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Lord Bradshaw: My Lords, briefly, I support what the noble Lord, Lord Hanningfield, said. I remember quite clearly what the Minister said in Committee: he was keen to avoid extra bureaucracy and mentioned the large cost of extra testing. It does not appear to me, from the researches that the noble Lord, Lord Hanningfield, has outlined, that it would be very difficult to incorporate some simple first aid questions within the theory part of the test, and include some simulator-type element where somebody could experience what it is like.

The messages to get over appear to be very simple. We are not expecting people to become paramedics. We expect them to think about a few simple things. It would be in the interests of all people who use the roads if the Minister could accede to this amendment.

Baroness Gardner of Parkes: My Lords, I support this amendment. I was really opposed to the idea of any sort of extensive training, which I thought would be quite impossible and impractical. I am impressed by the leaflet sent by the Red Cross, however, and putting it into the hazard perception test would be very good. I will mention again the comment of my noble friend Lord Hanningfield—about new drivers, particularly between the ages of 17 and 20, being the most likely to be involved in a collision—when we get to Amendment No. 37.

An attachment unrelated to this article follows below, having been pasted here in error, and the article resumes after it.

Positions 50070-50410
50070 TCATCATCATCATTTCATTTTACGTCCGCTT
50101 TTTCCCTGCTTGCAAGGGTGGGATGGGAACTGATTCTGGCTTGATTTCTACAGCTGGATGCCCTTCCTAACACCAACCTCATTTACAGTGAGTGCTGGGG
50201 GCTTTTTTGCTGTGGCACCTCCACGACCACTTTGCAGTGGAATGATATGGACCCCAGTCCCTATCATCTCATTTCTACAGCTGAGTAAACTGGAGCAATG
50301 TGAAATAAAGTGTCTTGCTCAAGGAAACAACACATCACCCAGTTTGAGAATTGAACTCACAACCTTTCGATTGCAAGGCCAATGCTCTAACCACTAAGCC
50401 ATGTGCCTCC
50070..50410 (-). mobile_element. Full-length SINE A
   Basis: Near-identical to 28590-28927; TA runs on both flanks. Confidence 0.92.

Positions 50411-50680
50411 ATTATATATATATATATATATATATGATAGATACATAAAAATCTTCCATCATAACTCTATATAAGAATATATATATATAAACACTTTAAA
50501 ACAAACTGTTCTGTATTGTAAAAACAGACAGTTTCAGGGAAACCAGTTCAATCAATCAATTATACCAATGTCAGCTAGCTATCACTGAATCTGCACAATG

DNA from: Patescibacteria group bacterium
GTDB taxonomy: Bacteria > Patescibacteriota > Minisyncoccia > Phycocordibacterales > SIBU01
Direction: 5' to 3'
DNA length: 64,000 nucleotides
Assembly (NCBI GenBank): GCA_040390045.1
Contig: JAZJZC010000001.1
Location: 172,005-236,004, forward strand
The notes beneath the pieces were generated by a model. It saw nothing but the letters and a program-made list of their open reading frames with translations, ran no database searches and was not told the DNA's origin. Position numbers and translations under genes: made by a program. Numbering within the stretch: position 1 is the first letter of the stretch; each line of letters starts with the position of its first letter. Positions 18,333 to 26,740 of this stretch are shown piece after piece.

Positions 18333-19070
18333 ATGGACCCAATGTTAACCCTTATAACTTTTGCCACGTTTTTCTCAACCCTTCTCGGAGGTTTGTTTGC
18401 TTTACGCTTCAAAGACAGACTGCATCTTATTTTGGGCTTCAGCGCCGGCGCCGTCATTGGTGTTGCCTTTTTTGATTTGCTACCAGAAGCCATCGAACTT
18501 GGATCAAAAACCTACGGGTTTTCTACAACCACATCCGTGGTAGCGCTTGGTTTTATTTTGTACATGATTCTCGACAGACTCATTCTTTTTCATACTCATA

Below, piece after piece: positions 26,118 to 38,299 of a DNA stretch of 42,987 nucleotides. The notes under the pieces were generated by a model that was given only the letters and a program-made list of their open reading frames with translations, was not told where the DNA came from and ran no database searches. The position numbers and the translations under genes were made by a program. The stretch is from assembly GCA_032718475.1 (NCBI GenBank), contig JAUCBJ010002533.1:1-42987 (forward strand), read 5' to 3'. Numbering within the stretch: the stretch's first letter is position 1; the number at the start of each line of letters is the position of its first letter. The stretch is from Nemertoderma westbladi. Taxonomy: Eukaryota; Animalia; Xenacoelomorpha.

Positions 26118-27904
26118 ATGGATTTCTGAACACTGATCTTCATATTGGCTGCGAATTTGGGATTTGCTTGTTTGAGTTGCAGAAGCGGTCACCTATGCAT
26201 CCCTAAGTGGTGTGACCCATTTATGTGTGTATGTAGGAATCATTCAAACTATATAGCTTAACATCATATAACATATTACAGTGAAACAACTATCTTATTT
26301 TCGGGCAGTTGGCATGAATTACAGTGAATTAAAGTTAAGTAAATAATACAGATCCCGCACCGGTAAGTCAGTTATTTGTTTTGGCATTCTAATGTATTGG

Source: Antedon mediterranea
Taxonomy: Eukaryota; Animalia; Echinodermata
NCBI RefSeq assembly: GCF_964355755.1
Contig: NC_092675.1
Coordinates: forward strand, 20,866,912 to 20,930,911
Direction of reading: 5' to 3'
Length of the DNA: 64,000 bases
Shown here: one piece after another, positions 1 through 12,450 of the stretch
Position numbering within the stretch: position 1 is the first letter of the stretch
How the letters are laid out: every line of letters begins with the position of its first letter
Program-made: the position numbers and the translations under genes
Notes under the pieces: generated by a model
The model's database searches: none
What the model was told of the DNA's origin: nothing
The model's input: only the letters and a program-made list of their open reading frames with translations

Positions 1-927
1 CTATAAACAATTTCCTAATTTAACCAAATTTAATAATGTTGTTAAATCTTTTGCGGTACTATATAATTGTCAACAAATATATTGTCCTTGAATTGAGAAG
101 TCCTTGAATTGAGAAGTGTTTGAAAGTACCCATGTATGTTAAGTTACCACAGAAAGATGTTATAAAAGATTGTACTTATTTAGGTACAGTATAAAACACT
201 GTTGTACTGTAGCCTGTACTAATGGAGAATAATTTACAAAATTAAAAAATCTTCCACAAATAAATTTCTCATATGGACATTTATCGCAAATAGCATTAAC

The Earl of Dundee: My Lords, to add to the remarks of my noble friend Lady Gardner of Parkes in support of this amendment, the hazard perception test is an ideal vehicle. It is already there. This is just the kind of component that it should include.

Earl Attlee: My Lords, I support my noble friend Lord Hanningfield. I am grateful for the letter that we had from the Minister, and agree with many of the points he raises in it—particularly the load on
 
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youngsters at that time, the skill fade on a large first aid test and the need for examiners to be examiners in driving, not in first aid. My amendment, which I described in detail in Committee, was a very short practical test with a dummy. I suspect it would only last 60 seconds and one would really have to be incredibly thick to fail it. That would be good, because the candidate would feel good for having passed the test. It would only demonstrate an ability to procure an airway, immobilise the neck and detect and control bleeding, and nothing else. It would therefore be a very short test. One would have to be some sort of moron not to pass it.

If the Minister cannot accept our amendments—which I suspect he cannot—will he at least ensure that there will always be at least one first aid test in the theory test? That way, if a candidate does not study any first aid, he will fail one of the questions.

Lord Davies of Oldham: My Lords, I am grateful to all noble Lords who have contributed to this short debate. As the noble Earl, Lord Attlee, accurately prophesied, I cannot accept the amendments. But I accept very much the spirit in which they are moved, and who could gainsay the enormous advantages to the road-travelling public, in fact to all of us, if we increase first-aid skills? That is why we were only too happy to meet with representatives of the Red Cross, St John Ambulance and others in the summer to discuss these issues. We want to see an improvement in first-aid skills. As all noble Lords have testified, this can be of enormous advantage in certain circumstances. Our problem is quite straightforward: we are opposed to the idea that passing the driving test, which is a test of being able to drive a vehicle, should be dependent on a supplementary test or concept regarding first aid.